No User Would Ever Do That

“No user would ever do that!”
“No user would ever try that!”
“No user would ever need that feature!”
“That’s a cool idea, but no user would ever want it.”

When developers say, “No user would ever do that,” what they really mean is “No user that I’ve thought of, and that I like, would do that on purpose. In the Rapid Software Testing course, James and I have been encouraging testers to probe that statement for users that the developer didn’t think of, for users that the developer doesn’t like (like hackers or inexperienced users), or for things that legitimate, likable users might do by accident.

It recently occurred to me, though, that developers often say this after a tester has done something that has surprised the developer. “No user would ever do that!” “Well, I’m a user, and I just did it.” “Yeah, but… you’re not a real user.”

One implication from this exchange is that testers aren’t real users. Another is that testers’ questions, actions, requirements, needs, and tactics don’t matter. Fair enough–but let’s keep that idea in mind, and maybe revisit it, when we hear another common software development question: “Why did it take you so long to find that bug?”

4 replies to “No User Would Ever Do That”

  1. when we hear another common software development question: “Why did it take you so long to find that bug?”

    >> I have seen testers some ocasions being asked — A typical PM question

    “Why did you miss that bug” – it was so obvious?”

    I have also seen people making references to that fact that tester missed the bug because there was not test case related to that bug – meaning requirement traceability was incomplete. A few enlightened souls go the the extent of saying – “requirements were vague and confusing AND there was no test case too hence (poor) tester missed the bug”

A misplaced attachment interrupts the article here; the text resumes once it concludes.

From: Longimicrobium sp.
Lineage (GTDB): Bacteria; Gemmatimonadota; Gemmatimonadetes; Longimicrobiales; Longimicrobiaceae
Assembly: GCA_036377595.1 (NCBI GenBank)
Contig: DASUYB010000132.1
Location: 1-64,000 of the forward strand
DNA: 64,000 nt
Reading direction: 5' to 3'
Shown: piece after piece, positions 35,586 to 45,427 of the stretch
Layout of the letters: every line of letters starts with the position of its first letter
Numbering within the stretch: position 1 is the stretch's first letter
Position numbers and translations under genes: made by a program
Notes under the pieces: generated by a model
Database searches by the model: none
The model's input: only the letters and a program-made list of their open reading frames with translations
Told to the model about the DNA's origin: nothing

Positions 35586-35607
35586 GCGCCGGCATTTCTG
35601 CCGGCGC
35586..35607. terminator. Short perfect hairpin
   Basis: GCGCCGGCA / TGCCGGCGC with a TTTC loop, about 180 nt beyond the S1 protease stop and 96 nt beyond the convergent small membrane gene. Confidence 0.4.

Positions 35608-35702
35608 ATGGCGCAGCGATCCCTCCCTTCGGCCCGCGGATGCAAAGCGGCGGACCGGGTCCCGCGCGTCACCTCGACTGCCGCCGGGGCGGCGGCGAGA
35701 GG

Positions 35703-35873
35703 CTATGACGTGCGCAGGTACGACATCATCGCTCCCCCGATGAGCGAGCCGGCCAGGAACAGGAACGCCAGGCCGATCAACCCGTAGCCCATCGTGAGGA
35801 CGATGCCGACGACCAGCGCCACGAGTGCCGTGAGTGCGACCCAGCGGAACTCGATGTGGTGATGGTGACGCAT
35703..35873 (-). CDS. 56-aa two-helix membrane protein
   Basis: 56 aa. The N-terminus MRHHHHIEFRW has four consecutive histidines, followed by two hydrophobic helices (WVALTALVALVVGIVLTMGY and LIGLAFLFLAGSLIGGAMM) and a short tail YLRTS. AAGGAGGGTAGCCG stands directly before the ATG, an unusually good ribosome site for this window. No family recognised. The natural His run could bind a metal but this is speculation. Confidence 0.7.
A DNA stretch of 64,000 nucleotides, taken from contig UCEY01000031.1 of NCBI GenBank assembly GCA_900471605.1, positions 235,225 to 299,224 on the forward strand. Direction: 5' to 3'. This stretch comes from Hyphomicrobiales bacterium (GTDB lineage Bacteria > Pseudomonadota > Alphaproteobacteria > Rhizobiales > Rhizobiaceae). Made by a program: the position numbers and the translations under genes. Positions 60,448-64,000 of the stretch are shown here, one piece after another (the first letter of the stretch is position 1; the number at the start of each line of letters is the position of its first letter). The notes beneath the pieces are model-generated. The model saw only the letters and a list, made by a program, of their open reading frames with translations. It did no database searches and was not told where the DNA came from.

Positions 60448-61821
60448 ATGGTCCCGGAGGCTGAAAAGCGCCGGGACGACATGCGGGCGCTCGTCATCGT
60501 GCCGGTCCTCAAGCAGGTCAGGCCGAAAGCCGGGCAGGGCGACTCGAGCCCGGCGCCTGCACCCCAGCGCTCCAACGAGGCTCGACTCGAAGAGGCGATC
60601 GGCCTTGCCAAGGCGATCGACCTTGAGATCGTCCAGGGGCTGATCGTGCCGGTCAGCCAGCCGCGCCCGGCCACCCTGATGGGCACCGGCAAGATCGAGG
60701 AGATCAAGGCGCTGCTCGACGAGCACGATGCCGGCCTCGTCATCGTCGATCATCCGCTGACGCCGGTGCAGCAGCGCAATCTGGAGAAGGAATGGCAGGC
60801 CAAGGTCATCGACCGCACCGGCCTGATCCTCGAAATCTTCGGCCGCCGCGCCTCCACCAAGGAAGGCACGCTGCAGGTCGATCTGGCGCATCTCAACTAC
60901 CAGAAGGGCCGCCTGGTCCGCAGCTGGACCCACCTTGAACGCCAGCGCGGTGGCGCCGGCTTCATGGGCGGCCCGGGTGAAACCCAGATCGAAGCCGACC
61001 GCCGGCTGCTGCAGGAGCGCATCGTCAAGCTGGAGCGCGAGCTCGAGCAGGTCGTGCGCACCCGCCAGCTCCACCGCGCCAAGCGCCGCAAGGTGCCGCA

Michael – it will be great if you can write about “Missed bugs from test” and reactions of “non tester” community about this


  2. Last week a tester who reports to me said, “No user who has common sense would do that” when I showed her a bug that I found while testing. The reason why I was shocked is, I had shown her a crash of the application!

    I had to say, “No user who in your opinion lack common sense and yet pays for the testing you do, matter ,and hence we need to take this into consideration”

    I am not sure if that convinced her but what *might* have convinced her is, “You must understand that there are many people like your manager who might lack common sense but are paying you for the work you do and want to pay you more if you could spot such no-common sense resultant bugs”

    I think that’s working!

  3. Comments such as “No user would do that” are seen leading to some kind of rupture among developers and testers and once such differences creep up,lot of time is lost filling the gaps between them.
    I beleive total isolation of testers and developers from each other will help solving such situations. Keeping aside whether an enduser would ever do that or not,its more important to curtail such arguments/comments (though there could be some situations which a developer might be able to Justify),I have seen that only ONE point of contact between developers and testers will allow for better and effective moderation.


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